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PURGATORY
by Ken Bruen
Mysterious Press, November 2013
272 pages
$24.00
ISBN: 0802126073


Buy in the UK | Buy in Canada

Several years ago, Jack Taylor, Ken Bruen's Galway ex-Guard, occasional private detective, frequent drunk, heavy smoker, and consumer of various prescription drugs, met the title character of the eighth book in the series, THE DEVIL. He survived that encounter, if only just, but his life thereafter has been a record of loss after painful loss.

To a certain extent, Jack's losses parallel those suffered by the larger Irish society. The Celtic Tiger boom has gone bust, leaving real estate developments half-constructed and abandoned and young graduates queuing up for jobs abroad. The sexual abuses perpetrated by priests have left the formerly faithful bereft and priests afraid to wear their clerical garb in public for fear of attack.

As PURGATORY opens, Jack is on one of his periodic campaigns of reform. He's off the booze and pills and has quit smoking. He is even trying to make nice with the Church, so promises a nun to help find a stolen statue of the Virgin. This he does in short order but, as the old adage has it, his good turn does not go unpunished, as happens more often than not in Jack Taylor's experience.

Another of Jack's employers (though this one, unlike the sisters, pays) is a man named Reardon, who is rapidly taking advantage of depressed real estate values in the city to buy most of it up. A dot.com billionaire, he is reputed to be Steve Jobs, Ghandi, and Putin, rolled into one. He has a PR person, Kelly, an American woman obsessed with Anglo-Irish literature, especially Oscar Wilde, and Jack rapidly falls for her.

A retributive serial killer who styles himself C33 is stalking Galway, wreaking vengeance on various miscreants. He invites Jack to join the crusade and, when Jack doesn't, turns to almost the last remaining friend Jack has, Stewart, an ex-drug dealer, now wealthy Zen master. Stewart likewise has no interest in a private holy war and, with Jack, even attempts to warn a possible target of the danger.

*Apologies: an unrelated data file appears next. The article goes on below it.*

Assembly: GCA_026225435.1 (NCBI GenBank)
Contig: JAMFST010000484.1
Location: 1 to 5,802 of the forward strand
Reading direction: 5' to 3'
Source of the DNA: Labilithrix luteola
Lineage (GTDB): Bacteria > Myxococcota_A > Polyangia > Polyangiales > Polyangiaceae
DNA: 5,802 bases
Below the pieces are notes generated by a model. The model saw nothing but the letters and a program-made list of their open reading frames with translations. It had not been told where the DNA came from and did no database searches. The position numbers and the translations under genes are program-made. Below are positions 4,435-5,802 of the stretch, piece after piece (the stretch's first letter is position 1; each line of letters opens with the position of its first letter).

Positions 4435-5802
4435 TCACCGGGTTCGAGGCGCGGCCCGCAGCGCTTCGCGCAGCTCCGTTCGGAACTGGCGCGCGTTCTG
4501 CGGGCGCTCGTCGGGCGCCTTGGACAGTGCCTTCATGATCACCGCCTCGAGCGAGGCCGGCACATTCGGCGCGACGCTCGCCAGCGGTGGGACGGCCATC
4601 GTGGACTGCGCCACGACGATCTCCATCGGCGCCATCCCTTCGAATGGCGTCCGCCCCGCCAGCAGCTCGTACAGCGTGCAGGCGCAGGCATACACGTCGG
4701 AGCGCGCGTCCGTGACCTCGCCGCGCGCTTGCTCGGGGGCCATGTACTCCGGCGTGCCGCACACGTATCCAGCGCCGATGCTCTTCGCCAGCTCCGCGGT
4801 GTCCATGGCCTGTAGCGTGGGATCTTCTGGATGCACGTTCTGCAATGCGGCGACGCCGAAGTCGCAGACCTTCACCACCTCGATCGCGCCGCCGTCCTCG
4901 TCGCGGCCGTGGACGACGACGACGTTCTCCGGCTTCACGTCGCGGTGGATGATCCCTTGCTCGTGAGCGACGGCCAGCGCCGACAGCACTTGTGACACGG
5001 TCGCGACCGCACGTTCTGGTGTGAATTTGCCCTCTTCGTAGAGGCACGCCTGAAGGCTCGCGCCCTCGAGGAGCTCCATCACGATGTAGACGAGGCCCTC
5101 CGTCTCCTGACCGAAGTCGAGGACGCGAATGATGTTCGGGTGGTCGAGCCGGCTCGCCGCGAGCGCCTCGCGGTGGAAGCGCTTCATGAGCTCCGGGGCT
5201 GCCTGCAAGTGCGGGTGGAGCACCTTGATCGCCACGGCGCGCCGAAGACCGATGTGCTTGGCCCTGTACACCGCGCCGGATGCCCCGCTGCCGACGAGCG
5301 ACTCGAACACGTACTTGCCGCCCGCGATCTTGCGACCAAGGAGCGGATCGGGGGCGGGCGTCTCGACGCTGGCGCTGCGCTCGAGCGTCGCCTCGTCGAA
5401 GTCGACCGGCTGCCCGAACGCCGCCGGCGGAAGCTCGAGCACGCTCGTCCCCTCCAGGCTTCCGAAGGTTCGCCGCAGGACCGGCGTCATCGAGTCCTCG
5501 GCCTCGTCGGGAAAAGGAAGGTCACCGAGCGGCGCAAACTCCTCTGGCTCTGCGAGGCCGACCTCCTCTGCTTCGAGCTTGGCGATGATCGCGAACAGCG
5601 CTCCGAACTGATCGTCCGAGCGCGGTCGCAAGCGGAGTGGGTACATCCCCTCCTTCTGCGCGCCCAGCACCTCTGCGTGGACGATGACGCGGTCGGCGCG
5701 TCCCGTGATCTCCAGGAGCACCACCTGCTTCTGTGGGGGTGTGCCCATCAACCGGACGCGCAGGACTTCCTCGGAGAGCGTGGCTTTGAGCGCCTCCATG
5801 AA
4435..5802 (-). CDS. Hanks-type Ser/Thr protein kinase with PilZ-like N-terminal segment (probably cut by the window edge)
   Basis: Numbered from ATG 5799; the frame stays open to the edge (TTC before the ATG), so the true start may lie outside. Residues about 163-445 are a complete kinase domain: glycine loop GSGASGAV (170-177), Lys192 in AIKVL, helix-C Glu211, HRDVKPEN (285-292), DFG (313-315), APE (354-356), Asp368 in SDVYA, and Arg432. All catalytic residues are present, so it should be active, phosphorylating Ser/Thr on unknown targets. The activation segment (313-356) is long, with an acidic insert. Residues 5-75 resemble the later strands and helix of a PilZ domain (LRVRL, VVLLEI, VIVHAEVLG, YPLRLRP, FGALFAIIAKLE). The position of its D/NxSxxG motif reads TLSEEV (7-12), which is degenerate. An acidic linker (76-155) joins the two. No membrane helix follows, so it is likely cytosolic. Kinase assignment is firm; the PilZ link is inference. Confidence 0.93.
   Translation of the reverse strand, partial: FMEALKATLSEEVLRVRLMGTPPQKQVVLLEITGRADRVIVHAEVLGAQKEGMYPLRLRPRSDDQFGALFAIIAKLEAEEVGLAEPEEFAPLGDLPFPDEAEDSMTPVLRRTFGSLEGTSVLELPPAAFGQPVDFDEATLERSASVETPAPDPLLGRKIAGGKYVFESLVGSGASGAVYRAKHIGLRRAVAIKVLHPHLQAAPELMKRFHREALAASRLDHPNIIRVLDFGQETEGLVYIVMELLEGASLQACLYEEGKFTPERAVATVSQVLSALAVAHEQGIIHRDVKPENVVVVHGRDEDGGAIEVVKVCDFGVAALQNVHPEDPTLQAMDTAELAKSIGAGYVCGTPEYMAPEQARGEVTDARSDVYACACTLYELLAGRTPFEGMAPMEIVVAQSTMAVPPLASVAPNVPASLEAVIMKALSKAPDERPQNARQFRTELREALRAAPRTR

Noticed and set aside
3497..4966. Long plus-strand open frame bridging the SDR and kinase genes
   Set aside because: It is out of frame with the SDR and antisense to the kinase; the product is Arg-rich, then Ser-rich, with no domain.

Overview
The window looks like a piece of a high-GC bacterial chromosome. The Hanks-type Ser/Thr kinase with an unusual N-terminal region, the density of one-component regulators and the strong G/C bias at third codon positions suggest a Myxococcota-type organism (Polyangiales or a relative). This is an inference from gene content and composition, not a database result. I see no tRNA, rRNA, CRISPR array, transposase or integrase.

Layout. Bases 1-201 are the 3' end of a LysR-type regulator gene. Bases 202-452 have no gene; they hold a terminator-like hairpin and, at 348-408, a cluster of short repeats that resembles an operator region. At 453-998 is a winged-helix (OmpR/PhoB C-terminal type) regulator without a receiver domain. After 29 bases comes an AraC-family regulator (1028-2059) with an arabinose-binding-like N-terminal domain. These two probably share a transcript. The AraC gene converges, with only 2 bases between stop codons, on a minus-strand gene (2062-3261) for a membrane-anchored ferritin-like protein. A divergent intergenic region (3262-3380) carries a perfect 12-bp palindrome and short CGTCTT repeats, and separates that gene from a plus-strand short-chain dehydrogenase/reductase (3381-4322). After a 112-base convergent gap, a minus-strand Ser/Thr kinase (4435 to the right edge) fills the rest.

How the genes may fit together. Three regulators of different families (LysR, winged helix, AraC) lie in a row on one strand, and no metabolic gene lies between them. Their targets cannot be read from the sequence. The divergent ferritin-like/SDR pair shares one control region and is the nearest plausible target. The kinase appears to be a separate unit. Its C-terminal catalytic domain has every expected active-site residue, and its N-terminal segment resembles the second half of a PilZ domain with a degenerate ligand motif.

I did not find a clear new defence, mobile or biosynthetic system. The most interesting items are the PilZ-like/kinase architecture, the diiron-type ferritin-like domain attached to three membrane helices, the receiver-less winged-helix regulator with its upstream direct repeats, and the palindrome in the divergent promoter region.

Purgatory, in traditional Catholic doctrine, is a "purification, in order to attain the holiness necessary to enter Heaven." But a chapter epigraph says that "purgatory was deceptive in its promise that you might one day be released." No source is provided for this bleak assessment, but it is certainly the story of Jack's life. Ordinary humans might conclude that by this point, Jack has suffered quite enough for whatever sins he has committed, but Jack doesn't think so and neither does whatever pitiless god is overseeing his fate.

A word of warning. If you have not read the previous books in this series, at least the last five or so, this is no place to begin. It is true that Bruen provides references to previous moments in Jack's career in the form of characteristic pared-down lists, but these books work cumulatively. The style is so spare, the references so oblique, the humour so black, that you simply can't leap in with both feet and hope to understand what is going on. If, as Reardon says, Taylor is "a sort of Irish Zelig, witness to the history of Galway," then the reader who wants to fully experience the most noir set of books of the last decade will have to witness the history of Jack Taylor in all its grim, inexorable detail. The stunning ending of this one makes it clear that he has yet not hit bottom in his descent into the existential void.

Yvonne Klein is a writer, translator, and retired college English professor who lives in Montreal.

Reviewed by Yvonne Klein, December 2013

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Contact: Yvonne Klein (ymk@reviewingtheevidence.com)


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